The SEC claims that the only statutory authority that details the review process of administrative SEC adjudications is the Exchange Act, which states that judicial review occurs only at the appellate level after the conclusion of administrative adjudication. Brief for Federal Parties at 12. Any attempt to review earlier, the SEC elaborates, is contrary to the Administrative Procedure Act (“APA”). Id. The SEC asserts that Congress purposefully constructed this review structure to promote efficiency. Id. at 1516. The SEC emphasizes that the SEC has “exclusive review” under 15 U.S.C. § 78y of the Exchange Act, and that Congress intended to bar respondents in administrative adjudications from contesting an SEC proceeding. Id. at 21. The SEC posits that the APA allows the Exchange Act to construct an “exclusive mechanism” to review an SEC decision. Id. at 17. The SEC contends that any attempt to contest the structure of judicial review found in the Exchange Act is only allowed under the APA when a statute lacks a strong review mechanism, which is not applicable to the Exchange Act. Id. at 25.

Cochran counters that § 78y creates exclusive review of her claim because her claim has nothing to do with the final SEC adjudication, and she has not yet been subject to final adjudication. Reply of Respondent, Michelle Cochran at 67. Atlantic Legal Foundation, in support of Cochran, argues that Cochran’s constitutional claim “does not depend on the validity of any substantive aspect of the Exchange Act.” Brief of Amicus Curiae Atlantic Legal Foundation, in support of Respondent at 1314. Cochran also maintains that the APA does not apply to her claim because her argument concerns whether federal district courts have jurisdiction, which, she asserts, is not a topic within the APA’s statutory mandate. Reply of Respondent at 78. Cochran also maintains that the APA is irrelevant to her claim because it was enacted a decade after the Exchange Act provisions at issue. Id. at 8.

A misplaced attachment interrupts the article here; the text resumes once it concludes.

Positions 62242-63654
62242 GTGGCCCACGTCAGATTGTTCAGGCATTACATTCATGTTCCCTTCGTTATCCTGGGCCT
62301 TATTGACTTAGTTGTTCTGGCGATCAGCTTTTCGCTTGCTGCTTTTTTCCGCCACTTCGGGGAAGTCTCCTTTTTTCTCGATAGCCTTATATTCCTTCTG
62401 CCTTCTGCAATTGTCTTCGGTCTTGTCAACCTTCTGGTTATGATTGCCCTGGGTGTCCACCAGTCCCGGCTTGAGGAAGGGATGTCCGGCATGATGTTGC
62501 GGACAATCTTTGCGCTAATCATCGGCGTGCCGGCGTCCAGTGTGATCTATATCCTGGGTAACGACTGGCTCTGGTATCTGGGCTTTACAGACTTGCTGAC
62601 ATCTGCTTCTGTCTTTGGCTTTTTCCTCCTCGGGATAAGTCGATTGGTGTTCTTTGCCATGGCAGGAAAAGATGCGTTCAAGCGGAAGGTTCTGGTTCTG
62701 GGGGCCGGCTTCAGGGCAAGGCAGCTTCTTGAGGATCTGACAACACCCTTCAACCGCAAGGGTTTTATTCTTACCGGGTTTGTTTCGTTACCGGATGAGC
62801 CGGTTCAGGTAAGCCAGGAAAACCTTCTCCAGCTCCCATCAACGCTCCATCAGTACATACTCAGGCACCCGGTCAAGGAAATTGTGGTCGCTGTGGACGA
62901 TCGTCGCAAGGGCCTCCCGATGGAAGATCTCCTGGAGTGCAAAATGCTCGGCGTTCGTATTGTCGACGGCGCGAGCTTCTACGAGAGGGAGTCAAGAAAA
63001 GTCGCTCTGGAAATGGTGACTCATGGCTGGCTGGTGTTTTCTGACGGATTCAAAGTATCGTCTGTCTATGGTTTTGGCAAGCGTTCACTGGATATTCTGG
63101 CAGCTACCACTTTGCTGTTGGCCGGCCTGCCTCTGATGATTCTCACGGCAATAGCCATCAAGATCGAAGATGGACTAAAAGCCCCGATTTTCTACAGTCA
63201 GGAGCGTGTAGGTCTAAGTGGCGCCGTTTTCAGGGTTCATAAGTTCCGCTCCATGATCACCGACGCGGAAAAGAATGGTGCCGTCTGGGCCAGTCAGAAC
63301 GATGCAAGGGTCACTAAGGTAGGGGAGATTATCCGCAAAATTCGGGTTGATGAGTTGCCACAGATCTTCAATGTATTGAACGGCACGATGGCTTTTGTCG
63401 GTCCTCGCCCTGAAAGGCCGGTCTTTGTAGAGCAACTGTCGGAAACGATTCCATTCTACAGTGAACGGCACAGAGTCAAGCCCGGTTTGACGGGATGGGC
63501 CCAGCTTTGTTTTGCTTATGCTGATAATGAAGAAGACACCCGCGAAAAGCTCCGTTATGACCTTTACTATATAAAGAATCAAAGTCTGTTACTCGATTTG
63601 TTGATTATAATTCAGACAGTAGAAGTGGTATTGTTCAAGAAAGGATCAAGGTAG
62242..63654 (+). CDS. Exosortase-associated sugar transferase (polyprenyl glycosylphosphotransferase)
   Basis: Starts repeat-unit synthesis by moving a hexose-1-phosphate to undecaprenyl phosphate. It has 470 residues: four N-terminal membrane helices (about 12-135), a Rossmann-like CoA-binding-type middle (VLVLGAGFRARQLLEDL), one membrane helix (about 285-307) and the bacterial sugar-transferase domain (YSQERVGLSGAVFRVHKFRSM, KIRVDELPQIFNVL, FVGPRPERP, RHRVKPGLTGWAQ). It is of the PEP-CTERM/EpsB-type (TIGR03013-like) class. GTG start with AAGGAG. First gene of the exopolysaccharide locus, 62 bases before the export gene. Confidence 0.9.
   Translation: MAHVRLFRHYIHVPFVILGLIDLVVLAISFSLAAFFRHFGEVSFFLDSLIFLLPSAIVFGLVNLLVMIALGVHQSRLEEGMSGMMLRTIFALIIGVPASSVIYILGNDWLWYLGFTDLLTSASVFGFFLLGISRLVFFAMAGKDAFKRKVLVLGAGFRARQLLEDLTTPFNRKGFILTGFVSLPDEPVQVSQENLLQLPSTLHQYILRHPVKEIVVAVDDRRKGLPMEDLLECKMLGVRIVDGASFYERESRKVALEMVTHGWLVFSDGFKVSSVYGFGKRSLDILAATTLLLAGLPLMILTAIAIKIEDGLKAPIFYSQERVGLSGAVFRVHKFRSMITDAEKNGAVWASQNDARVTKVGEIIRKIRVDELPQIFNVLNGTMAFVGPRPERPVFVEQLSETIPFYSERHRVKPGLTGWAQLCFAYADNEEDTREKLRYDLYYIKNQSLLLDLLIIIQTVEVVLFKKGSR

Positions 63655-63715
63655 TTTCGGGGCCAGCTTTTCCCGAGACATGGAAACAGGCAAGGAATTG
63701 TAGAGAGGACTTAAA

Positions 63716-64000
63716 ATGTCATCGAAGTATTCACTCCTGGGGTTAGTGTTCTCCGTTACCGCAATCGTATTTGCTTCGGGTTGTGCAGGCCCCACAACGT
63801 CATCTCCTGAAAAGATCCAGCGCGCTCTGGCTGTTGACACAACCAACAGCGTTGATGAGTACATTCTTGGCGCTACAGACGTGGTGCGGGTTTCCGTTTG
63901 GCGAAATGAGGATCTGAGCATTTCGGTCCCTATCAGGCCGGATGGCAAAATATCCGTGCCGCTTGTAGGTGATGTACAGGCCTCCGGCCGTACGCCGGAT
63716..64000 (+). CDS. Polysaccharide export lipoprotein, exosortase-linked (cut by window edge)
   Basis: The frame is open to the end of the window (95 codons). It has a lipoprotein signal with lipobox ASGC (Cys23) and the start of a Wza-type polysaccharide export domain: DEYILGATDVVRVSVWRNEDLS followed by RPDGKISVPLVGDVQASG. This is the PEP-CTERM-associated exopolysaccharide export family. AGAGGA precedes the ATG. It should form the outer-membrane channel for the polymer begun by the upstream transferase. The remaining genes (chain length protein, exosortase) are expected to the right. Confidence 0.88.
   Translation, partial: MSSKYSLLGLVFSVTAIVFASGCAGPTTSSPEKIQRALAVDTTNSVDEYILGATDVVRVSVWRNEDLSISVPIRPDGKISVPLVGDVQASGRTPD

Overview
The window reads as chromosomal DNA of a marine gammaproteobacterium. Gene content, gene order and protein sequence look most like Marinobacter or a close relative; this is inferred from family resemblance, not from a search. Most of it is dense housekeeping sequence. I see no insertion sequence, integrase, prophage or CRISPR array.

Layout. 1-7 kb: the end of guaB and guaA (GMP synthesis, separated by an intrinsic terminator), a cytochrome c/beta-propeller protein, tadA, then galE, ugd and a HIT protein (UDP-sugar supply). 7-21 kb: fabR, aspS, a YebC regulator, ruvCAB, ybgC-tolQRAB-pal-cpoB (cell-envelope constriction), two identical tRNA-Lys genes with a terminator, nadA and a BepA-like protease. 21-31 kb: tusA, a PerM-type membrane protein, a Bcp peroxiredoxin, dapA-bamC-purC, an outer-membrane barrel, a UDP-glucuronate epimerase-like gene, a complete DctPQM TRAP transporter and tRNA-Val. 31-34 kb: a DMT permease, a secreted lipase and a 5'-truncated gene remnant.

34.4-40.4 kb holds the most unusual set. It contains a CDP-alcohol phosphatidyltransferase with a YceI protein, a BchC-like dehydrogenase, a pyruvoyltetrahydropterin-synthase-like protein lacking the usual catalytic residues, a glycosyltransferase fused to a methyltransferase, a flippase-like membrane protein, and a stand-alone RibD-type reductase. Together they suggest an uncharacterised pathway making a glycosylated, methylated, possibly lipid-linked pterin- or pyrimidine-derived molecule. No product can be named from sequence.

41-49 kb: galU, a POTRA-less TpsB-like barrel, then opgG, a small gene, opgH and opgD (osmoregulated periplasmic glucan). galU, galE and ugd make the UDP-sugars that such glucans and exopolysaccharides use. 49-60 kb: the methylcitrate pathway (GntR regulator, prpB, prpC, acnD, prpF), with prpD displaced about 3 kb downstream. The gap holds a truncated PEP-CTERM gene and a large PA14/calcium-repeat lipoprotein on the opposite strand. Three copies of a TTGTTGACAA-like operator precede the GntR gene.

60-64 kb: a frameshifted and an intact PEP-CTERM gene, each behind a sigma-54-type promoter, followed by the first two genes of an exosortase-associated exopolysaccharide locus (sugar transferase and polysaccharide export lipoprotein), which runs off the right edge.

The SEC argues that a policy allowing for judicial review of administrative proceedings before those proceedings are finished would effectively render both the SEC and the lower courts dysfunctional by creating an overwhelming burden for the courts to provide “piecemeal” review. Brief for the Federal Parties at 50. According to the SEC, Congress purposefully constructed the existing review structure in the Exchange Act to promote efficiency and avoid overburdening the courts. Id. at 15–16. Moreover, the SEC contends that under the Exchange Act’s review structure, a court of appeals may still enjoin an SEC proceeding, albeit only under unusual circumstances, using a writ of mandamus according to the All Writs Act. Id. at 50. Thus, the SEC claims that Congress already contemplated a form of interlocutory review. Id. Therefore, the SEC argues that Congress has weighed the costs and benefits of allowing courts to interrupt administrative proceedings for review and concluded that the costs are greater than the benefits. Id.